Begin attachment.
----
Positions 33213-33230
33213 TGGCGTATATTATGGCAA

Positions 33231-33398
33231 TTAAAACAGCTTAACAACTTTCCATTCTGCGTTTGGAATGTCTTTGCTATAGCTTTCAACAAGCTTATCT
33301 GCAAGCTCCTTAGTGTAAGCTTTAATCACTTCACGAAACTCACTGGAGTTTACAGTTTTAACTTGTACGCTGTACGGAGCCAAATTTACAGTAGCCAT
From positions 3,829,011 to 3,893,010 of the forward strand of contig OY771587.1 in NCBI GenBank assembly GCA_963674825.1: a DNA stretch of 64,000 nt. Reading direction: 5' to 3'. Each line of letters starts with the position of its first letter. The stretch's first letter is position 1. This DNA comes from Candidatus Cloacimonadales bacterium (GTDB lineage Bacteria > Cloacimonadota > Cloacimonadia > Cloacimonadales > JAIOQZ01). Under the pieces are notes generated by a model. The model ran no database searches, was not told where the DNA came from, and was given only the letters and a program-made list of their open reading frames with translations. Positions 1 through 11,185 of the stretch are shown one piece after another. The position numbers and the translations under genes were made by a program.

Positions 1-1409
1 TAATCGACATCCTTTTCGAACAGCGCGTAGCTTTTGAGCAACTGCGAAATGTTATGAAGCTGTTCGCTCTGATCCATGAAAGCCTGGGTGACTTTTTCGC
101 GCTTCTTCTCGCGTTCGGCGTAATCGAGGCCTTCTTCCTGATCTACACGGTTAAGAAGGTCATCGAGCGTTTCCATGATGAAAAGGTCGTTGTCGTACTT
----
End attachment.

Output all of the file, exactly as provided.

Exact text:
Positions 33213-33230
33213 TGGCGTATATTATGGCAA

Positions 33231-33398
33231 TTAAAACAGCTTAACAACTTTCCATTCTGCGTTTGGAATGTCTTTGCTATAGCTTTCAACAAGCTTATCT
33301 GCAAGCTCCTTAGTGTAAGCTTTAATCACTTCACGAAACTCACTGGAGTTTACAGTTTTAACTTGTACGCTGTACGGAGCCAAATTTACAGTAGCCAT
From positions 3,829,011 to 3,893,010 of the forward strand of contig OY771587.1 in NCBI GenBank assembly GCA_963674825.1: a DNA stretch of 64,000 nt. Reading direction: 5' to 3'. Each line of letters starts with the position of its first letter. The stretch's first letter is position 1. This DNA comes from Candidatus Cloacimonadales bacterium (GTDB lineage Bacteria > Cloacimonadota > Cloacimonadia > Cloacimonadales > JAIOQZ01). Under the pieces are notes generated by a model. The model ran no database searches, was not told where the DNA came from, and was given only the letters and a program-made list of their open reading frames with translations. Positions 1 through 11,185 of the stretch are shown one piece after another. The position numbers and the translations under genes were made by a program.

Positions 1-1409
1 TAATCGACATCCTTTTCGAACAGCGCGTAGCTTTTGAGCAACTGCGAAATGTTATGAAGCTGTTCGCTCTGATCCATGAAAGCCTGGGTGACTTTTTCGC
101 GCTTCTTCTCGCGTTCGGCGTAATCGAGGCCTTCTTCCTGATCTACACGGTTAAGAAGGTCATCGAGCGTTTCCATGATGAAAAGGTCGTTGTCGTACTT